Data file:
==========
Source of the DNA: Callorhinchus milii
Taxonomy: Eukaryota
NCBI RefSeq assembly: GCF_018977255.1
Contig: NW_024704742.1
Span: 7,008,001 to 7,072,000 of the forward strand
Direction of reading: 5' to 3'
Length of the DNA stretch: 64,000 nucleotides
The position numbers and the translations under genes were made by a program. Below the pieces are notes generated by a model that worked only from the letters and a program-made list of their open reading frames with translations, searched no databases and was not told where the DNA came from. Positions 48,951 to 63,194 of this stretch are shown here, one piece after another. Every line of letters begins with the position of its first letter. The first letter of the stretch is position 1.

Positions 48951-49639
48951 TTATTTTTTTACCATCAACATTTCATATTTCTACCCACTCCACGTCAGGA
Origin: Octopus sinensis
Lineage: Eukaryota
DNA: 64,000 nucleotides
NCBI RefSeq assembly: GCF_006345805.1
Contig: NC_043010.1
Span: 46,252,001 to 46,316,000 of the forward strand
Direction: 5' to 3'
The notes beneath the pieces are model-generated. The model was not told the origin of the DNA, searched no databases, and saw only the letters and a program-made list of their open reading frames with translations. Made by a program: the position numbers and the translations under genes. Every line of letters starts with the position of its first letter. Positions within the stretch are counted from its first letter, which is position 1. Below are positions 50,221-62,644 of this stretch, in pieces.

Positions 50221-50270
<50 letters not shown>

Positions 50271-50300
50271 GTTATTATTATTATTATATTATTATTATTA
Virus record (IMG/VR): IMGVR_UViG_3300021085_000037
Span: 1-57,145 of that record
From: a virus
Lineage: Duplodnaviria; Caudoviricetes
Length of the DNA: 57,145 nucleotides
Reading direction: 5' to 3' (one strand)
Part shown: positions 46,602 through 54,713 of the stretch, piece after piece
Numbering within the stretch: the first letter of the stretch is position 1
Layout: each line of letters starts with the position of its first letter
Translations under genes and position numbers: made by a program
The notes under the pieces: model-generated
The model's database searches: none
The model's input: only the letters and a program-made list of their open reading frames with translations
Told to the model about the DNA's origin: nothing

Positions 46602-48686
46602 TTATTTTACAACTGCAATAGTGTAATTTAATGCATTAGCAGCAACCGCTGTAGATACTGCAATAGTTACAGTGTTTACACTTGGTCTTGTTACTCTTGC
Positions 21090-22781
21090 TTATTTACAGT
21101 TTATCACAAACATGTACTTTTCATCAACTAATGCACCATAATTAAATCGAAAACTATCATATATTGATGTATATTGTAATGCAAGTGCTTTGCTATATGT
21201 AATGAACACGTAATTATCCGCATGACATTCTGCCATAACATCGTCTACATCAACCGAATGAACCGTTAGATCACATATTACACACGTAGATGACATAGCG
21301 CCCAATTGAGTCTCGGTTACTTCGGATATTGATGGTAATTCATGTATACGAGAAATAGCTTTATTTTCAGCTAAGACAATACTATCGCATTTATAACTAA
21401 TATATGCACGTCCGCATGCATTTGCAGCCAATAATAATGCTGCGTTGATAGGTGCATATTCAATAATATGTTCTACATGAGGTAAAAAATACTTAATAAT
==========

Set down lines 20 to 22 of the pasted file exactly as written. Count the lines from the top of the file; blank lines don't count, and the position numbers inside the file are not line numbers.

<50 letters not shown>

Positions 50271-50300
50271 GTTATTATTATTATTATATTATTATTATTA